British Typhoon fighter jets intercepted two Russian maritime patrol bombers in international airspace north of Scotland today.
“Pilots launched their Typhoon aircraft this morning to intercept two Russian long-range bombers and followed them as they passed north of the Shetland Islands, ready to counter any potential threat to British territory,” said UK Minister of Armed Forces James Heappey.
Heappey stated that the Typhoons monitored the Russian Tu-142 Bear-F and Tu-142 Bear-J maritime patrol planes, which are used for reconnaissance and anti-submarine warfare. The Russian aircraft subsequently left the airspace under British surveillance.
Russians: Routine flights over international waters
The Russian Ministry of Defence announced that Russian strategic bombers conducted “routine flights over international waters in the Arctic region” today. “All flights were conducted in strict accordance with international airspace rules,” the ministry said. The longest flight lasted more than seven hours, the Russians reported.
Shortly before that, the Russian ministry said it had scrambled a MiG-29 jet after a Norwegian Air Force aircraft allegedly approached Russian airspace over the Barents Sea. In a statement on Telegram, the ministry said the Norwegian plane ultimately did not enter Russian airspace and turned back.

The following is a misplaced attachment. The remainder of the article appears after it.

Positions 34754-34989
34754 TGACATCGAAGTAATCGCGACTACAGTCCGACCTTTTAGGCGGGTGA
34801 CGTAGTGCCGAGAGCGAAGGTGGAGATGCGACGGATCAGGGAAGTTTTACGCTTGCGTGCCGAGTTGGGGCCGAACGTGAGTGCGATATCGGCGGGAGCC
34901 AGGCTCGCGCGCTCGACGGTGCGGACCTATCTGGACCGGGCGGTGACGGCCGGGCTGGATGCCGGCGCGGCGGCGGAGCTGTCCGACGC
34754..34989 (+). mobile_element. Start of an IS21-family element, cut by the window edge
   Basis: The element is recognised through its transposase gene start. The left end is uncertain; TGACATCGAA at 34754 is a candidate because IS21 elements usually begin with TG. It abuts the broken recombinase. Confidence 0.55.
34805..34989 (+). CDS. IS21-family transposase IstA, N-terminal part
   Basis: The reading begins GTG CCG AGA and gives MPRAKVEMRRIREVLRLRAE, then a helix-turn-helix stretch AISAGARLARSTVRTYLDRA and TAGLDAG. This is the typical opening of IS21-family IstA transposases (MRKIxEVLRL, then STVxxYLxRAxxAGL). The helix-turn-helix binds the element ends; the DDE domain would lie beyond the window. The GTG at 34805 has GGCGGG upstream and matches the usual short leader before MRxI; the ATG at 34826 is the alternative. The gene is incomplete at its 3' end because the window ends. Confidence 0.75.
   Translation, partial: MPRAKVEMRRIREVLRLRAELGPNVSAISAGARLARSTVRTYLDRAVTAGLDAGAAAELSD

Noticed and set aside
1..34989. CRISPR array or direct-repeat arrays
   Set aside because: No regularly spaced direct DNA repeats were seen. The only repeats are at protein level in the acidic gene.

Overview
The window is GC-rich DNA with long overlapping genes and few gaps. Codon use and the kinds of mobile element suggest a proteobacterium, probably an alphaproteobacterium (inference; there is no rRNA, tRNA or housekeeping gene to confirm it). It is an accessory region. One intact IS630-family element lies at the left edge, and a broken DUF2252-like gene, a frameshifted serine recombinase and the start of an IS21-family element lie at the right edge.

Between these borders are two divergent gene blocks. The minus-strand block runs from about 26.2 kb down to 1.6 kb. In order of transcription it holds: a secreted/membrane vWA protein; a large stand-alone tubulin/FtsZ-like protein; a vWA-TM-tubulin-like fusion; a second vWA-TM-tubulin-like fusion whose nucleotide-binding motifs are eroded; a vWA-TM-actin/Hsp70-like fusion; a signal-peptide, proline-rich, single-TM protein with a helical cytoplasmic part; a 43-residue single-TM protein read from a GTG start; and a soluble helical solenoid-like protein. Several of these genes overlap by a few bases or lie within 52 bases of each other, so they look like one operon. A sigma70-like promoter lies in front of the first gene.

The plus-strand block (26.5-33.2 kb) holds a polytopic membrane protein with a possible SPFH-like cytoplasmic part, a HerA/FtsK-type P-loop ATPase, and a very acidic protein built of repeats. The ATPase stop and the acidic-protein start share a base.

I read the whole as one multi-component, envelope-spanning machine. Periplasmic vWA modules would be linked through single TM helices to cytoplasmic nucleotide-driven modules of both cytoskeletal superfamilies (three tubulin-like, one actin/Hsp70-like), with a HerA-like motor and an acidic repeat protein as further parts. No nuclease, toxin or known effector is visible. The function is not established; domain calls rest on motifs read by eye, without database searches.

‘Not a common occurrence’
Earlier today, it was also reported that two Dutch F-16s had taken off to intercept Russian bombers. The two Russian aircraft were flying toward the area monitored by the Netherlands for NATO, prompting the Ministry of Defense to scramble the Dutch aircraft. It’s not clear whether these are the same bombers that were later intercepted north of Scotland.
The two Russian bombers were spotted over international waters north of Denmark. The Danish Air Force was able to intercept the Russian planes, after which the bombers turned back. The bombers did not enter Dutch airspace.